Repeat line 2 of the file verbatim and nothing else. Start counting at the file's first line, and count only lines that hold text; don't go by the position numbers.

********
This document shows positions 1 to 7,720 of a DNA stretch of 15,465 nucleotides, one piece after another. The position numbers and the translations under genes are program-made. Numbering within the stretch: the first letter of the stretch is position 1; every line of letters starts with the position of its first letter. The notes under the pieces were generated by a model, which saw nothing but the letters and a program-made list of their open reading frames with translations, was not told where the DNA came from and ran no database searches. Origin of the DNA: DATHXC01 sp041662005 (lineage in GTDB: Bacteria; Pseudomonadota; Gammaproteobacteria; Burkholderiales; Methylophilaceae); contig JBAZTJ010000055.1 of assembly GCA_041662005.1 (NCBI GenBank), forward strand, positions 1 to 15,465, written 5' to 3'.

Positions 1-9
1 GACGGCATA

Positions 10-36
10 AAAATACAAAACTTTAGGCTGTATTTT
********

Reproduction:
Positions 1-9